China’s Achilles Heel

By Leith van Onselen

The Economist today published an interesting article about the demographic time bomb that threatens to derail China’s economic development:

Over the past 30 years, China’s total fertility rate—the number of children a woman can expect to have during her lifetime—has fallen from 2.6, well above the rate needed to hold a population steady, to 1.56, well below that rate (see table). Because very low fertility can become self-reinforcing, with children of one-child families wanting only one child themselves, China now probably faces a long period of ultra-low fertility, regardless of what happens to its one-child policy…

Shanghai reported fertility of just 0.6 in 2010—probably the lowest level anywhere in the world. According to the UN’s population division, the nationwide fertility rate will continue to decline, reaching 1.51 in 2015-20. In contrast, America’s fertility rate is 2.08 and rising…

Between now and 2050 China’s population will fall slightly, from 1.34 billion in 2010 to just under 1.3 billion in 2050. This assumes that fertility starts to recover. If it stays low, the population will dip below 1 billion by 2060…

In 1980 China’s median (the age at which half the population is younger, half older) was 22. That is characteristic of a young developing country. It is now 34.5, more like a rich country and not very different from America’s, which is 37. But China is ageing at an unprecedented pace. Because fewer children are being born as larger generations of adults are getting older, its median age will rise to 49 by 2050, nearly nine years more than America at that point. Some cities will be older still. The Shanghai Population and Family Planning Committee says that more than a third of the city’s population will be over 60 by 2020.

This trend will have profound financial and social consequences. Most obviously, it means China will have a bulge of pensioners before it has developed the means of looking after them. Unlike the rest of the developed world, China will grow old before it gets rich. Currently, 8.2% of China’s total population is over 65… By 2050, China’s share will be 26%.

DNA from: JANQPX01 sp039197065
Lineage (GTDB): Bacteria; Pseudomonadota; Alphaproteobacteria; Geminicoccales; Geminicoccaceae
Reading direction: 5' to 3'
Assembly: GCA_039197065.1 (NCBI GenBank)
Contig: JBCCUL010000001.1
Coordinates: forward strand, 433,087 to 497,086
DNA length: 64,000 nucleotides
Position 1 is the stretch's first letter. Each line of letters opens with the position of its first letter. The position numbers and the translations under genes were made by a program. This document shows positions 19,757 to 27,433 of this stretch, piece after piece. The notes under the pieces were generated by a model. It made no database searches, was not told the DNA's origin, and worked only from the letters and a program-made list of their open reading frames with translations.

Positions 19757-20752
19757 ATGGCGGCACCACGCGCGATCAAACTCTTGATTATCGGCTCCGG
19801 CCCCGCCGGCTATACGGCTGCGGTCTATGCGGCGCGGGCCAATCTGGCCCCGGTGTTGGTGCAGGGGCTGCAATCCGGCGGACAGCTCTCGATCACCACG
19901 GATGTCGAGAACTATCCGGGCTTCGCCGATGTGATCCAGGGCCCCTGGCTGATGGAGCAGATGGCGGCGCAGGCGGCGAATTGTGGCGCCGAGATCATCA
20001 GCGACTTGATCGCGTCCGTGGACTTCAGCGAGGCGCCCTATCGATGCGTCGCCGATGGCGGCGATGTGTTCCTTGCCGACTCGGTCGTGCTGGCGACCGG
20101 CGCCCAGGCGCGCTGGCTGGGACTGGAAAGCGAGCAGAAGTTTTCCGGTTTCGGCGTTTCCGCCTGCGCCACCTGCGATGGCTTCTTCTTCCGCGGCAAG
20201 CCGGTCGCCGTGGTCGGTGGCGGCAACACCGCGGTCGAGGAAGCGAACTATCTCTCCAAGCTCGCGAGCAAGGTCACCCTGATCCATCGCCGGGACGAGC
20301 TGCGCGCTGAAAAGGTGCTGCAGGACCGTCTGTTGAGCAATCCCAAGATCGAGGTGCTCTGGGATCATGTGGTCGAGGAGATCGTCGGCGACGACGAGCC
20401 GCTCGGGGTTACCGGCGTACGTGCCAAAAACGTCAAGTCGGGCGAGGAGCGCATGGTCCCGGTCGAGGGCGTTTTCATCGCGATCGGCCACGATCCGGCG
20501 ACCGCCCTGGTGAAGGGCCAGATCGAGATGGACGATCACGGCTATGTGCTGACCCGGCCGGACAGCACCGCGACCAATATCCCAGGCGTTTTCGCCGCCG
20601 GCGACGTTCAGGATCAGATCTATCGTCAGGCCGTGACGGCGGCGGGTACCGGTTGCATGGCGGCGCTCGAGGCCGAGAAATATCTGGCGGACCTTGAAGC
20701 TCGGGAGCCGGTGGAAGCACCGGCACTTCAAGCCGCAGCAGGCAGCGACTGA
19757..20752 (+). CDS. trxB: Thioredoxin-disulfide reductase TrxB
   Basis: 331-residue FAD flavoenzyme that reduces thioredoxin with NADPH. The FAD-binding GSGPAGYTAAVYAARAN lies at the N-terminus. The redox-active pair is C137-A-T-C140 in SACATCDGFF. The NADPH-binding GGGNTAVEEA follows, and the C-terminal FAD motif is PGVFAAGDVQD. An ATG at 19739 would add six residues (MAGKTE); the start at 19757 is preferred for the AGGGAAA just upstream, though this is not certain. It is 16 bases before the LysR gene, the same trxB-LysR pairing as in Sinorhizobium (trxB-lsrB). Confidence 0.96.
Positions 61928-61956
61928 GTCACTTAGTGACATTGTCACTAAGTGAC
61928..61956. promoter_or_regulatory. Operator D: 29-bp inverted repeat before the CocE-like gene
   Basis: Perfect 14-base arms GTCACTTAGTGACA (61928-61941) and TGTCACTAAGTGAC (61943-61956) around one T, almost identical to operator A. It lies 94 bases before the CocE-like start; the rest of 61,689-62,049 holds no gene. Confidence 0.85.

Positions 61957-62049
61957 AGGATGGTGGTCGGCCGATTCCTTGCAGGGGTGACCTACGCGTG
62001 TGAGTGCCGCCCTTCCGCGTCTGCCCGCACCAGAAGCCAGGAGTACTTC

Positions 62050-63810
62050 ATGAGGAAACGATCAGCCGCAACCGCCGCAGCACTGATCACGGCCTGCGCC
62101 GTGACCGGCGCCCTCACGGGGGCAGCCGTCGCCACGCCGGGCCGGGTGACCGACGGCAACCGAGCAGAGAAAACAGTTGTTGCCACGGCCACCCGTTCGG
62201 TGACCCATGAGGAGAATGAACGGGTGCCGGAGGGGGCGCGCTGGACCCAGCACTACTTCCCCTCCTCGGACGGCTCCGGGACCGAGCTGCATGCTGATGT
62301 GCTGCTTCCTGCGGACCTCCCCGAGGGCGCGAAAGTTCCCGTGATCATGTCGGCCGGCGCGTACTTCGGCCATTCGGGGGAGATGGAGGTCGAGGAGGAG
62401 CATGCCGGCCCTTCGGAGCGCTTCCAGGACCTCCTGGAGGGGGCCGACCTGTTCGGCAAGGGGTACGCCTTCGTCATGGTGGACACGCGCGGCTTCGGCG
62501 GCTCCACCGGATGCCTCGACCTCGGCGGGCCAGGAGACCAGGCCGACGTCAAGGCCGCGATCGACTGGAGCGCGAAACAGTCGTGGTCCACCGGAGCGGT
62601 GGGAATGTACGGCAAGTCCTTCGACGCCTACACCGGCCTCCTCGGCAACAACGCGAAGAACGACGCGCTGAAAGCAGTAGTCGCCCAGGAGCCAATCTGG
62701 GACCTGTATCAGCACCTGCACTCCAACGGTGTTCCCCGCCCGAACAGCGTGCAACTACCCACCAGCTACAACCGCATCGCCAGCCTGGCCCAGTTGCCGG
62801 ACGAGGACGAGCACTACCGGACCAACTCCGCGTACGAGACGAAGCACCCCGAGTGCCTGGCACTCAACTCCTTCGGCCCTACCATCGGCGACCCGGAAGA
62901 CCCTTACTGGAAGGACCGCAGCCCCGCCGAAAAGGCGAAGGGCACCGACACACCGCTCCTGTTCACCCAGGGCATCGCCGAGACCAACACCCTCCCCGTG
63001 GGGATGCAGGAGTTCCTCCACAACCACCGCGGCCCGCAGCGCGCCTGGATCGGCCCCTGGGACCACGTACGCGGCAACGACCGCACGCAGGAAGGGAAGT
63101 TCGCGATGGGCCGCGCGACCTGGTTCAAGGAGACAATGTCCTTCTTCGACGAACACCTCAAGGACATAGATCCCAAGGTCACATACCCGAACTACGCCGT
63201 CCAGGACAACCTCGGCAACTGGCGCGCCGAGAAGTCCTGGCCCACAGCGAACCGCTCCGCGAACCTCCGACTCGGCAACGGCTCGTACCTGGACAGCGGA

…rapid ageing … means China faces what is called the “4-2-1 phenomenon”: each only child is responsible for two parents and four grandparents. Even with high savings rates, it seems unlikely that the younger generation will be able or willing to afford such a burden. So most elderly Chinese will be obliged to rely heavily on social-security pensions.

China set up a national pensions fund in 2000, but only about 365m people have a formal pension. And the system is in crisis. The country’s unfunded pension liability is roughly 150% of GDP. Almost half the (separate) pension funds run by provinces are in the red, and local governments have sometimes reneged on payments.

But that is only part of a wider problem. Between 2010 and 2050 China’s workforce will shrink as a share of the population by 11 percentage points, from 72% to 61%—a huge contraction, even allowing for the fact that the workforce share is exceptionally large now. That means China’s old-age dependency ratio (which compares the number of people over 65 with those aged 15 to 64) will soar. At the moment the ratio is 11—roughly half America’s level of 20. But by 2050, China’s old-age ratio will have risen fourfold to 42, surpassing America’s. Even more strikingly, by 2050, the number of people coming towards the end of their working lives (ie, those in their 50s) will have risen by more than 10%. The number of those just setting out (those in their early 20s, who are usually the best educated and most productive members of society) will have halved.

China’s ageing ‘problem’ is an issue that I have tackled a number of times before (here and here). Essentially, China’s demographic headwinds stem from its ‘one child policy’, which was brought into effect in 1979 and is credited with preventing around 400 million births from 1979 to 2010. This policy initially produced a population pyramid optimal to economic growth – that is, where the largest segments of the population were neither young nor old, but in the middle (i.e. working age).

This relationship is shown in the below chart, which maps China’s dependency ratios – i.e. the ratio of the non-working population, both children (< 20 years old) and the elderly (> 65 years old), to the working age population.  As you can see in the charts attached below, the precipitous fall in China’s birth rates from the mid-1970s caused a sharp fall in the dependency ratio which, other things equal, increased China’s growth potential.

However, the demographic blessing provided by the one child policy will soon turn into a curse. According to the United Nations, by 2015, China’s dependency ratio will bottom-out and then begin rising continually until 2070.

The number of working aged people to dependents is set to almost halve over the 50 years to 2065, from a peak of 1.9 workers to dependents in 2015 to only 1.0 by 2065 (see second chart below).

With the decline in workers per dependent driven primarily by a sharp increase in the Chinese population aged over 65 years from 2015 (see third chart below).

Whilst demographic shifts are inherently slow moving and less of an immediate concern than other issues afflicting the Chinese economy, such as the over reliance on fixed asset investment or the threat of civil unrest, these longer-term challenges are, nevertheless, important and are likely to alter the path of China’s economic development.

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Leith van Onselen
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Comments

  1. From what I gather as well, there is about 100 million more Chinese blokes than girls makeing for a frustrated nation as well !

    however this also feeds into the fertilty loop.